And General McChrystal's recent report, the strategy that he put forward, is the right one, because it speaks of protection of the civilian population. And that is exactly what you (ph) must do -- protect the civilian population, bring them the hope towards a better future, provide them the means of reconstruction and education, and separate the radical Taliban from those Taliban who were forced into moving away from Afghanistan, because of rough behavior and because of arrests, and because of bombardment, and because of the general feeling in the population that they are all seen as the Taliban and that no differentiation is made.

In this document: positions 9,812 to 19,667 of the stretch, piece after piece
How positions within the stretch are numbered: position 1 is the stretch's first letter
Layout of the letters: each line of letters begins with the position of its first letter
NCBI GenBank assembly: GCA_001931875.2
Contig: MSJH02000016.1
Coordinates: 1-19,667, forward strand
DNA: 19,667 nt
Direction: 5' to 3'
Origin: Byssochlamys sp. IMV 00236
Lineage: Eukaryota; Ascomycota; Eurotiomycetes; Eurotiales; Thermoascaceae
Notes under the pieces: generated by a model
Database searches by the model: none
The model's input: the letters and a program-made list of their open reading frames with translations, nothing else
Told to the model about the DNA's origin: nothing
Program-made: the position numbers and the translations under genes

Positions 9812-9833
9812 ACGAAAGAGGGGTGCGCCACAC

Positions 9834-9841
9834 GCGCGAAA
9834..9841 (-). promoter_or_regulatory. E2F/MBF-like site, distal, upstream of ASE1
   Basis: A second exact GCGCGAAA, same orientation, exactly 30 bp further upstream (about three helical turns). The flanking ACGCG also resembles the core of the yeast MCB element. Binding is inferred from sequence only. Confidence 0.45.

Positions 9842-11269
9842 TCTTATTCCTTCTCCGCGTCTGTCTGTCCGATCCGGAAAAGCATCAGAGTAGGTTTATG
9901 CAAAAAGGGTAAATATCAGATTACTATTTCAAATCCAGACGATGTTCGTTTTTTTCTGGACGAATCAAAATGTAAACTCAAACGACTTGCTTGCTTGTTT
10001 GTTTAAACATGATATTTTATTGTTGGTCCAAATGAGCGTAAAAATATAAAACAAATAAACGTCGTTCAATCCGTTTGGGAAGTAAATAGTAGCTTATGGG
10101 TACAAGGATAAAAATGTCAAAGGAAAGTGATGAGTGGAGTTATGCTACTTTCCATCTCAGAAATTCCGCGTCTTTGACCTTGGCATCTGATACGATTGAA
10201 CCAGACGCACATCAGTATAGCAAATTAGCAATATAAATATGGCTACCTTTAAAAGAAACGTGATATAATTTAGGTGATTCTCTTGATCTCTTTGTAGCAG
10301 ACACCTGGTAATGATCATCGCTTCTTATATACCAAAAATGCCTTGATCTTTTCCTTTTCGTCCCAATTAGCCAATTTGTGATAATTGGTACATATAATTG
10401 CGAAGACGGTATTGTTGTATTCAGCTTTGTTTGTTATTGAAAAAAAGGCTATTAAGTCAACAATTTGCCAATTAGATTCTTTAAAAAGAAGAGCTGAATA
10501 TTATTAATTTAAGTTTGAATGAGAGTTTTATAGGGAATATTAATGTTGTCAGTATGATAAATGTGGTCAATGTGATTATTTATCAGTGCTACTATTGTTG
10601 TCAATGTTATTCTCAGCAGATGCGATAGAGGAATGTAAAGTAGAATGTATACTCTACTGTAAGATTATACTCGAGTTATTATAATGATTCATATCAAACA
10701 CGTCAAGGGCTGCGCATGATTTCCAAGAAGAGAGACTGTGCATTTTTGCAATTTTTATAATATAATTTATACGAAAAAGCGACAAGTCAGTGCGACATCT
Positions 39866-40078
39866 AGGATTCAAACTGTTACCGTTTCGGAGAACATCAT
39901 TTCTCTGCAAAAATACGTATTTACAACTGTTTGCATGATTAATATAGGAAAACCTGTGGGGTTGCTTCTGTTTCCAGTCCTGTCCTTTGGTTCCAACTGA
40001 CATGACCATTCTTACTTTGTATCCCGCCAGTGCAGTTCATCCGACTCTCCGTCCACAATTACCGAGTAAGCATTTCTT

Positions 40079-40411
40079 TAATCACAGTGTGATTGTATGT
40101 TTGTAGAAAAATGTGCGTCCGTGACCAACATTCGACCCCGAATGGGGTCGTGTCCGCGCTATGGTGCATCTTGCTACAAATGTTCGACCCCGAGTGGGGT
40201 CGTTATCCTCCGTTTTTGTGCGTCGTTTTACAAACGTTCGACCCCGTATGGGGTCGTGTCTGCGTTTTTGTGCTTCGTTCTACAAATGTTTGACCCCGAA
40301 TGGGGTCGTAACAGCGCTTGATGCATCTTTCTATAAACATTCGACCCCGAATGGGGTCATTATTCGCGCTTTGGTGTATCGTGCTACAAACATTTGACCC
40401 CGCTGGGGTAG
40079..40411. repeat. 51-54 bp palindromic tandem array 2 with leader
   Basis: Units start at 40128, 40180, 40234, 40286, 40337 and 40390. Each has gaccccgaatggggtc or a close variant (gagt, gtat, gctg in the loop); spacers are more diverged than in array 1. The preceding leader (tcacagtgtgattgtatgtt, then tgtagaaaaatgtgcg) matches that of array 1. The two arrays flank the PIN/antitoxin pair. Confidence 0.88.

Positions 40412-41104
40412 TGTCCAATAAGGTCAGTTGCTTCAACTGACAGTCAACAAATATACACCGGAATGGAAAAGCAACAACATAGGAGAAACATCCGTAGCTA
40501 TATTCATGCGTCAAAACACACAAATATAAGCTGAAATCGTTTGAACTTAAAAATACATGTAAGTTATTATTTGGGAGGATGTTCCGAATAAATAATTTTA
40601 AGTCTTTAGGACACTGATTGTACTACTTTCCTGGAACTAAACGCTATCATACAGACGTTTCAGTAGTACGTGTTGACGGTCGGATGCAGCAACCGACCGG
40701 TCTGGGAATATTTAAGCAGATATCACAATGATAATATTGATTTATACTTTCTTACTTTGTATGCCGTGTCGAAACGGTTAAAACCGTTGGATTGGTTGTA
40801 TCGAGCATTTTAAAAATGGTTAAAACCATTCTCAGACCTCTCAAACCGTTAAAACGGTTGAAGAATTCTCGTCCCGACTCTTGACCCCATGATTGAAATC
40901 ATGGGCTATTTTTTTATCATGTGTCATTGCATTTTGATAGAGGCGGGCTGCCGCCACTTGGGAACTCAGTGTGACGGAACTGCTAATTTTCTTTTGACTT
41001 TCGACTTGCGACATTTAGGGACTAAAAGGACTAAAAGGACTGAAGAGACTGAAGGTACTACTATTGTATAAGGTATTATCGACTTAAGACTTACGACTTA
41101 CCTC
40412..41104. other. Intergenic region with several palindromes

ZAKARIA: So, you support the McChrystal report, and you would like to see 40,000 more American troops in Afghanistan?

KARZAI: I support General McChrystal's report specifically when that report talks of providing protection to the population, providing them better reconstruction activity, and that the war on terror must not be pursuing and killing the Taliban, but it must rather concentrate on providing protection to the people.

Now, with regard to the addition of troops, this is a matter that we have to discuss, as the election gets over, with the U.S. government, the arrival of troops. If it contributes to better security for the Afghan people, if it contributes to better protection for our civilian population, and if it enhances the ability of the Afghan forces to eventually stand on their own feet and defend their country, that's something that we can work about and agree about.